Actually I meant 1,000 1GB drives. I plan on using RAID 500. That sucker’s gonna be so fast you can read the data [I]before[/I] it’s been written or even created…:bigsmile:

Oly, have you compared USB-TV-Stick recordings to internal-TV-card recordings? I haven’t. I want to know! We use the PCI / PCIe TV cards everywhere (Hauppauge 1600s and 2200s) and are pleased with their recording quality. Their claims of “hardware MPEG recording” are the primary draw, but the recent argument that modern CPUs can handle this load plus offer superior software encoding is the basis for testing.

I assume that, with two USB sticks, you’re watching one channel and recording another, yes? (Or at least have that capability, I mean.)

My main tuner now sits out on the network with three tuners available to any client on the network. It doesn’t record, per say, rather it just tunes and un-scrambles cable TV channels and then streams them to the client PC. What the PC gets is the actual MPEG2 or AVC TransportStream that was modulated on the channel (whether it’s 480i, 480p, 720p or 1080i). Content tagged ‘Copy Freely’ can be watched or captured (it is already digital video) with almost any app like VLC or SageTV or the included ‘Quick TV’ app. That’s most of the ComCast channels so far. However, due to limitations of DRM that CableLabs and content providers placed on using a CableCard, ‘Copy Once’ (mostly the premiums, like HBO and SHO) streams can only be viewed or captured in Windows Media Center. WMC, once set up, allows one click from the guide viewing or recording of any or all the available tuners, so I can capture all 3 at once, watch one and capture two, watch all three, or any combo. I can also add more HDHomeRuns for more tuners. Not bad for a $130 or so box…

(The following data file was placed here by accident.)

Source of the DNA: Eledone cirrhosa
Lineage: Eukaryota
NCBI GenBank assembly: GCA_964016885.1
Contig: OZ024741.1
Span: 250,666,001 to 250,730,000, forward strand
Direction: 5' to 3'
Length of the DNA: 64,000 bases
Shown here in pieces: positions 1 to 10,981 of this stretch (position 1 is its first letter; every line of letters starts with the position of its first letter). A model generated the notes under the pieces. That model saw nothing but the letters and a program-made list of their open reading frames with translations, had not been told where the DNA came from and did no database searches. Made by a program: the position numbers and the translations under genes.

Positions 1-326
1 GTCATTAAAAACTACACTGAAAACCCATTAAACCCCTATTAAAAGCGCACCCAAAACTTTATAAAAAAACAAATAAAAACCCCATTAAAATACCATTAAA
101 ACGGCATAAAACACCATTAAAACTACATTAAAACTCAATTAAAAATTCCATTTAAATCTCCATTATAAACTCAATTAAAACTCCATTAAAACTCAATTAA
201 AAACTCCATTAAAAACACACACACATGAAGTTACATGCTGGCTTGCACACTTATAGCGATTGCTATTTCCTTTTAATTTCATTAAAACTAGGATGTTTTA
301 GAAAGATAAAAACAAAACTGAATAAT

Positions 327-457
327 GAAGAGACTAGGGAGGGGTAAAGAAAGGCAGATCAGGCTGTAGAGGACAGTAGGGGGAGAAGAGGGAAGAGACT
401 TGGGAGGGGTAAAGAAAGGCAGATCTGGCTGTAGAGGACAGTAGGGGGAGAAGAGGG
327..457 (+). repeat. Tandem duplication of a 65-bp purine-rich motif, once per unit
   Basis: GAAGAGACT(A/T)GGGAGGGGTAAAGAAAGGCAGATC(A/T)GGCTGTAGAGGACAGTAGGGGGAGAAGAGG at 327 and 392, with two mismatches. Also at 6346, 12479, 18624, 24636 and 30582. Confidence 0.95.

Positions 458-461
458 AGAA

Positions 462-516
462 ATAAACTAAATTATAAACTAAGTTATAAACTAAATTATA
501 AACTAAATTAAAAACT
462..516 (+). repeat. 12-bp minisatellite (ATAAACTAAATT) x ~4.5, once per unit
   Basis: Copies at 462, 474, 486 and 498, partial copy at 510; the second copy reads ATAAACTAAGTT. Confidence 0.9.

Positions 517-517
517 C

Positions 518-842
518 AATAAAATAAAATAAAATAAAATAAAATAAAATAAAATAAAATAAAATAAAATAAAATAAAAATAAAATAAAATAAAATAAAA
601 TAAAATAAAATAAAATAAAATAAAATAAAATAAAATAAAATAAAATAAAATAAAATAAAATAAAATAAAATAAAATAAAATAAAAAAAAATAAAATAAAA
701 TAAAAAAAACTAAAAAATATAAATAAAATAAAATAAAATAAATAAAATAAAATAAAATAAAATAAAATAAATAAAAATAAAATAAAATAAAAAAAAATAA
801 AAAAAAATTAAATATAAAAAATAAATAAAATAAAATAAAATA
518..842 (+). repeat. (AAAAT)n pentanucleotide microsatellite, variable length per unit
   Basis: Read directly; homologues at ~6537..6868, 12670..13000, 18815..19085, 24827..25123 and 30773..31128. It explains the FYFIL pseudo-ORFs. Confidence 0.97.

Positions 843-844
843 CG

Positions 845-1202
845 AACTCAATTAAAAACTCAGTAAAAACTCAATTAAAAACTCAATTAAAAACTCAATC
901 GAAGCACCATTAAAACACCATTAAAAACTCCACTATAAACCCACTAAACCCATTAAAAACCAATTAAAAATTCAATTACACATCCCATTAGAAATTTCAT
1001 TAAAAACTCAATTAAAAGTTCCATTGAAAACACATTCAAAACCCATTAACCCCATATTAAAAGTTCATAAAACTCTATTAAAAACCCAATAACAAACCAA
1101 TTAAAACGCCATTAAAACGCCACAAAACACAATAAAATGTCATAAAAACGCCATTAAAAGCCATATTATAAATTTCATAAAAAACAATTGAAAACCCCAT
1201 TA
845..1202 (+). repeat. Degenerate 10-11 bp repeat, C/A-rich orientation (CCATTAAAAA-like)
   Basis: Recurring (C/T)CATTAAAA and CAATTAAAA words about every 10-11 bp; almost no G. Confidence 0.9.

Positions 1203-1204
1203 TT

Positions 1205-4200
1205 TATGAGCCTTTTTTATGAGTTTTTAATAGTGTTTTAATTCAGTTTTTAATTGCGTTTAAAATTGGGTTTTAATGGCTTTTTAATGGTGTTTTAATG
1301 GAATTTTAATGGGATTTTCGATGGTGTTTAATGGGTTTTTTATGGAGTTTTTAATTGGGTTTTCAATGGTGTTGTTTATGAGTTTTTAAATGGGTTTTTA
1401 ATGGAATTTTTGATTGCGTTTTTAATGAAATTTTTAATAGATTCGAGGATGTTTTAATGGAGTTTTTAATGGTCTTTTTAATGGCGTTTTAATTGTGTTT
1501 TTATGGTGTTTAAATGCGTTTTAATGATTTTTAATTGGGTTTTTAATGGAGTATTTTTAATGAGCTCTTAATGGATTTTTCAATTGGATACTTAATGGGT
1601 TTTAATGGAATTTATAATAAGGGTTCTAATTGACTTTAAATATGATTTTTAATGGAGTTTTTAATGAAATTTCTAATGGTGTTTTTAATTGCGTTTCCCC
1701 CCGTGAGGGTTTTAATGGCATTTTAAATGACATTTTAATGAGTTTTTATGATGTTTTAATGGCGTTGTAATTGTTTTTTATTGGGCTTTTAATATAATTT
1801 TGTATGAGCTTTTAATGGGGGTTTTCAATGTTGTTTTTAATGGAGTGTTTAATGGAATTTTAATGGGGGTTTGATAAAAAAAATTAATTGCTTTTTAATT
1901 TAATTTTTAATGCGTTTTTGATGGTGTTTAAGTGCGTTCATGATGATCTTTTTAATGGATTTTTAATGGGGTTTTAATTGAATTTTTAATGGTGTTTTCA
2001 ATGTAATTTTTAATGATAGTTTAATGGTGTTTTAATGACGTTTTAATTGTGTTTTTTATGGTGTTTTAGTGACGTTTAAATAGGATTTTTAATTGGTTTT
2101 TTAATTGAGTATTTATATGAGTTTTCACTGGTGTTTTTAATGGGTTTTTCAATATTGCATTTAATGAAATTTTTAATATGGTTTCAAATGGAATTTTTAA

BTW, I only plug in the USB box when I need a NTSC video input.

Thanks for this. We don’t bother with modern program captures - most of those are on disk, or repeated [I]ad nauseum[/I]. Old movie channels have some never-to-be-released films, however, that are worthy of preserving if, for no other reason, that they’ll never been made commercially available by the rightskillers. Er, rights-warehousers.

My favorite and best TV-capture unit is an old ATI All-In-Wonder AGP video card that has their software that can tune the capture and encoding features so minutely, so perfectly. Every product after that has been many lesser steps. “We only offer Best Quality” with no capability to fine-tune any other aspect. grrr

“We only offer Best Quality” with no capability to fine-tune any other aspect. grrr

I get an exact clone of the program.

I have 3 SATA devices - an SSD, a HDD and a DVD drive and only 2 SATA 3 ports. Obviously the DVD drive gets an SATA 2 and the SSD SATA3. Does it matter which I hook the HDD to? I know it won’t need the SATA 3 speed, and I don’t think it will force the SSD to slow down.

I would put the SSD on SATA3 port 0.
The HDD and ODD on SATA2.
Also make sure that SATA is set AHCI in the UEFI, and that you use the latest RST SATA drivers from the AsRock site.